Carrier capacity constraints are an age-old problem in the logistics industry. Between the long, lonely hours on the road, the stress of driving, and the time spent away from one’s family, trucking has never been a particularly attractive job to many people, making it difficult for carriers to find enough staff to support demand, even in a normal year.
Of course, this isn’t a normal year, and recent events have only exacerbated the carrier capacity crunch. A single driver getting sick or needing to quarantine out of precaution could result in a company being short-staffed for weeks. Worse, many carriers simply don’t exist anymore as a result of the pandemic. In 2020, 3,140 trucking companies ceased operations—nearly three times as many as in the previous year. The majority of those folded within the first five months of 2020 when many businesses were forced to close their doors, causing freight volume to plummet.
Unfortunately, that volume is climbing steadily as companies get back to business, address order backlogs, and prepare for the holiday season. But how bad is the problem—and, more importantly, how can shippers navigate it?
A widening gap
Data from DAT highlights just how low carrier capacity is right now. In Texas, the current ratio of available loads to drive-in trucks is around six to one. For reefer trucks, it’s even higher, sitting at around 12 to one. But flatbed truck space is an even more coveted commodity, with a staggering 18 available loads to every flatbed truck.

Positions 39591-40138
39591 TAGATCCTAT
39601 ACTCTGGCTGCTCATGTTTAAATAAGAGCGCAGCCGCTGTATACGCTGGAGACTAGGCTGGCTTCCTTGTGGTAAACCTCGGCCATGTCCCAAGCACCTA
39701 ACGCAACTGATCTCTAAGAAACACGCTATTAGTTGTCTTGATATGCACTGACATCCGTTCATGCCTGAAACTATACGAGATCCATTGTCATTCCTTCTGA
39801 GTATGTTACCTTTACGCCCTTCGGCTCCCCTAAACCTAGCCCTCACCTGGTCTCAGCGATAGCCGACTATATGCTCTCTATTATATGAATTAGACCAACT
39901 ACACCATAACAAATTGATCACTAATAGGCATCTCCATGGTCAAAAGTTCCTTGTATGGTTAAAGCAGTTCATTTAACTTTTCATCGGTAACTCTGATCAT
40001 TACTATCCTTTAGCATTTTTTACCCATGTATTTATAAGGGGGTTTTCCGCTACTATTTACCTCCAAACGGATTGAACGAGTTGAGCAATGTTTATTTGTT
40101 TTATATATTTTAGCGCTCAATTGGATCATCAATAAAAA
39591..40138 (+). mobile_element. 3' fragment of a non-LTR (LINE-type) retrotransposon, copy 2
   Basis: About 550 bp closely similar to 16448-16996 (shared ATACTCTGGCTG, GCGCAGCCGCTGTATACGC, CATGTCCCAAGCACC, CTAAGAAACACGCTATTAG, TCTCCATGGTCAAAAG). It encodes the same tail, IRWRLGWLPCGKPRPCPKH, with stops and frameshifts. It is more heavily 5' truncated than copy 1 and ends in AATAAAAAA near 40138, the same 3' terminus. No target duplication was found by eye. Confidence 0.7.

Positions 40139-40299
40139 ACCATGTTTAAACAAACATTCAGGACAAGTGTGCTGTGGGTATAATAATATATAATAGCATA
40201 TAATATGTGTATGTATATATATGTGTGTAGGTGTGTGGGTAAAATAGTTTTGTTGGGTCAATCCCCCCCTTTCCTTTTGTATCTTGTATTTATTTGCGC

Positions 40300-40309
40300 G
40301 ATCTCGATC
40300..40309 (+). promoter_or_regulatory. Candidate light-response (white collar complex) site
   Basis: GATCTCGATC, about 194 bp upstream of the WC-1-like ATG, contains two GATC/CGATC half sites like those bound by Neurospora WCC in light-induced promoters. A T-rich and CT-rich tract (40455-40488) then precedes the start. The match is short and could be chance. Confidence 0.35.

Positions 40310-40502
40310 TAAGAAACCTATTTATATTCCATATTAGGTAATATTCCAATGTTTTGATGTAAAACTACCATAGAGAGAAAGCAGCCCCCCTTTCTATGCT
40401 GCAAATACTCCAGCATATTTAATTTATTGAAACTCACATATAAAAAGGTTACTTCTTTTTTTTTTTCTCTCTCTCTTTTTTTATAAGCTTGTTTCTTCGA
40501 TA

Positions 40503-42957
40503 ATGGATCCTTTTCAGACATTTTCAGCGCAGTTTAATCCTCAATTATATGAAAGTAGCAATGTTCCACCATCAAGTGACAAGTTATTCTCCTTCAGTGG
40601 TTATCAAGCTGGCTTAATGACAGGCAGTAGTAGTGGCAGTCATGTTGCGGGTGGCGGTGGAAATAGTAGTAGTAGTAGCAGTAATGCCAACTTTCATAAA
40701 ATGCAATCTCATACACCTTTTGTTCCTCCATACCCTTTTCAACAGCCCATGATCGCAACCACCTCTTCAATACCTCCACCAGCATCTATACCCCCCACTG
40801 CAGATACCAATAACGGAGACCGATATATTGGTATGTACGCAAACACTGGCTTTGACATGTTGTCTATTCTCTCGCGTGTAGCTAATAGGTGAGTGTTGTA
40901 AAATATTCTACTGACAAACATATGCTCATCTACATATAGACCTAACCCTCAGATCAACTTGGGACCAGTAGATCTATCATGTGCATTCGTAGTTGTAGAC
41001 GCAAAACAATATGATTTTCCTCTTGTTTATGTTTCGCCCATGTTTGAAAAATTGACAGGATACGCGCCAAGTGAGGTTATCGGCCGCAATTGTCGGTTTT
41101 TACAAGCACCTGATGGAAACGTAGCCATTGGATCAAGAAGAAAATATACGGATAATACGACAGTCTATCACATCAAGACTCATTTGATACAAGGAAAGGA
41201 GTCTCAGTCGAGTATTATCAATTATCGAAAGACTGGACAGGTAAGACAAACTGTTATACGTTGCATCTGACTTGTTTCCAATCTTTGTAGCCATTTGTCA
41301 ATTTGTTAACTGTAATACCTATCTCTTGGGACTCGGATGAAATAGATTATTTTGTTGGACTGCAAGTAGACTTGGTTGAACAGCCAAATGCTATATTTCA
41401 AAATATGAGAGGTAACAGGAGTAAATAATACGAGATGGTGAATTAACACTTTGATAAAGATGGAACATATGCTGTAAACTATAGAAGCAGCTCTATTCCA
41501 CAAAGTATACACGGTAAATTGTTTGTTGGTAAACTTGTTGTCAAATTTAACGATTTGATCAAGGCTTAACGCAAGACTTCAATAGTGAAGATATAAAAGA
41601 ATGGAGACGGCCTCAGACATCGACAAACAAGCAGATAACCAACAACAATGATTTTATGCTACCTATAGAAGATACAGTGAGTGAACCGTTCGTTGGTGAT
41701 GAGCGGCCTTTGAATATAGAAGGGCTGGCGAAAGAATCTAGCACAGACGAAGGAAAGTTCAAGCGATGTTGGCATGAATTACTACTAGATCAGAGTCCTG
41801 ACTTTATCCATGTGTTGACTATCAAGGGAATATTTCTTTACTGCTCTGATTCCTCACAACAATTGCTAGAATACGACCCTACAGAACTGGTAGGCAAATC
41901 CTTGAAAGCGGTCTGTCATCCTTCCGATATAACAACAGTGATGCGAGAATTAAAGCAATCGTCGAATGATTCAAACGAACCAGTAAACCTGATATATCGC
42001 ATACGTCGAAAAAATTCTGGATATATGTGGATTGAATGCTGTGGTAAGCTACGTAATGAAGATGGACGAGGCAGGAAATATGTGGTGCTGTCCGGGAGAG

This enormous imbalance between available loads and available carrier space could have serious consequences for some shippers. Companies that can’t find capacity in good time may see some customers canceling orders in frustration—hurting both their revenue and their reputation. And with transportation rates already rising, shippers may find themselves paying more and more to secure the capacity they need, forcing them to either swallow the costs or pass them on to customers, putting further strain on their relationships.
A worsening problem
While carrier capacity constraints are a problem for countless shippers, some will be harder hit than others.
Asset-based carriers are generally eager to work with larger companies like major retail chains. These companies will likely have little trouble finding capacity at a reasonable rate as carriers seek to preserve the mutually beneficial relationships they’ve forged.
But for smaller shippers, finding capacity may only grow more challenging as freight volume increases. FedEx’s recent decision to drop 1,400 less-than-truckload customers is proof that this is a carrier’s market out there. Shippers that cannot offer consistent, profitable loads to carriers will struggle to access contracted rates, forcing them to turn to the spot quote market unless they can find the right broker.
A cure to carrier capacity constraints
Finding carrier capacity will continue to be an issue for many shippers for the foreseeable future—making a reliable long-term partner a must-have.
In addition to being a leader in the logistics technology space, CTSI-Global is a fully licensed, insured freight broker. We can do the heavy lifting for you, tapping our 20,000-strong carrier network to find the capacity you need—at the right price.
Don’t get crushed by the carrier capacity crunch. Contact CTSI-Global today.